The creator of the Terminator franchise, James Cameron, has always been a driving force behind the progression of all aspects of film technology, in the forefront as well as behind the scenes. And one of those technologies Cameron has been an advocate for, as well as key to its development, is 3D technology. He predicted 3D would be a standard in cinemas by 2016, and wouldn’t you know it, Cameron was right.
Talking to Stuff, James Cameron had this to say about his prediction made many years ago:
JAMES CAMERON: “At that time we probably had 1500 screens 3D globally and we’re now up to 45,000 screens. Pretty much every major film that’s made is offered in both 3D and 2D. I’d call that pretty standard. Now that doesn’t mean that everybody chooses it. We’re running at, depending on the title, anywhere from 40 to 60 per cent of ticket-buyers choosing the stereo option.
“But the total number of people viewing movies in 3D is about a 10 times multiple of what it was when I released Avatar. And probably a 4 or 5 timed multiple of where we were [in 2012] so I consider that a pretty resounding success story.”
In response to 3D losing some of its wonder with audiences, and people are not buzzing about it now like they were back when “Avatar” was released in theaters, Cameron had this to say:
JAMES CAMERON: “They shouldn’t be. In 1961, the expensive movies were in color and the cheap ones were in black and white. They put a big sign on the poster or the marquee that said ‘In Color” and people would go to a movie because it was in color. Cut to five or 10 years later, people weren’t buzzing about color. It was just a fact of life.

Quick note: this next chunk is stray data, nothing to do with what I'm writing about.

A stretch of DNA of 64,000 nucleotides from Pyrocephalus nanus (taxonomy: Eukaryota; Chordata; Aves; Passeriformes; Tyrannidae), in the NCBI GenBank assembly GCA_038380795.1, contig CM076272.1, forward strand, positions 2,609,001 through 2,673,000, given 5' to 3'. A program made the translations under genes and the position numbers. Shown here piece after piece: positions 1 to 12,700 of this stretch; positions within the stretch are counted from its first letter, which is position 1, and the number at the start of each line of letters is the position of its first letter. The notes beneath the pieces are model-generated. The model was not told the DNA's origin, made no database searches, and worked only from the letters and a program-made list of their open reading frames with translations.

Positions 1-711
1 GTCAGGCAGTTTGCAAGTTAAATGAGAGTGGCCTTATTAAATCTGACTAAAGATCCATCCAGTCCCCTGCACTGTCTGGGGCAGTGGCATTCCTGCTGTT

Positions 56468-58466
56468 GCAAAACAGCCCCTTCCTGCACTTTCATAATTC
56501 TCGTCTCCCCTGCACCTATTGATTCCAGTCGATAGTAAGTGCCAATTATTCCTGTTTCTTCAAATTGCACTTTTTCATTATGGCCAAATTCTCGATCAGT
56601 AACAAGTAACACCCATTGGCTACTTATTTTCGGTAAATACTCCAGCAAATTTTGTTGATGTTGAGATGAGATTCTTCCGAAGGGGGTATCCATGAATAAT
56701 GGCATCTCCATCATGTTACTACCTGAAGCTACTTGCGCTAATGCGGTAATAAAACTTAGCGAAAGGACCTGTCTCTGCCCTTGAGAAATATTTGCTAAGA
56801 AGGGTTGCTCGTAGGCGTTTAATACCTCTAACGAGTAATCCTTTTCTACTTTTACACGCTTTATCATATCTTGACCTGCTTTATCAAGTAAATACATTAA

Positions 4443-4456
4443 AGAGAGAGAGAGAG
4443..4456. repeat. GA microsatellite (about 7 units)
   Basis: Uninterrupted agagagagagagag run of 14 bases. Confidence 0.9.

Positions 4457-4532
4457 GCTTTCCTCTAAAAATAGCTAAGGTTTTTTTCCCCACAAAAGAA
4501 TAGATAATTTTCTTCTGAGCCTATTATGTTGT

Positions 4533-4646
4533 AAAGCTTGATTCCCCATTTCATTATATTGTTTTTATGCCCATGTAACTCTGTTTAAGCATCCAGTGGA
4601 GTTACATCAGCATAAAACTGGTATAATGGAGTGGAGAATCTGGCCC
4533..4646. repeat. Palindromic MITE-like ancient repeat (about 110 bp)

“Honestly, I can point to any number of interviews where I predicted in our best case scenario, we would measure success when it was no longer remarkable. And that’s exactly where we are now.”
Regarding the failure of the television industry to accept 3D, Cameron blames that on the studios. Specifically he points to their actions of hastily converting new movies into 3D rather than shooting them in the format with true 3D cameras, as well as lack of advancements in projection technology.
JAMES CAMERON: “The conversion of classic titles where you have the time and energy to do it properly is not a problem. The problem is when you’re trying to jam it in in post-production on a new Avengers film or whatever …
“I also think the industry has done itself a disservice by not stepping up on the projection technology to get the light levels up. That’s now on the horizon … there’ll be a big incremental evolution over the next few years where the 3D experience gets much more vibrant and dynamic.”
Cameron knows most people have already seen T2. But he hopes his 3D conversion of Terminator 2: Judgment Day will help lure audiences into movie theaters, especially the ones who have only watched it on home video, and never on the big screen.
The entire remastering plus 3D conversion of ‘T2 in 3D’ required a crew of 1000 workers, with a reported cost 6 Million dollars. So, needless to say, there is a lot riding on this re-release being a success.
JAMES CAMERON: “We’re offering a hell of an experience. But the big question mark hanging over the whole thing is ‘Will people show up? Will they care?’ We’ll know in a month, I guess.”
We predict they will.
We’ll be back.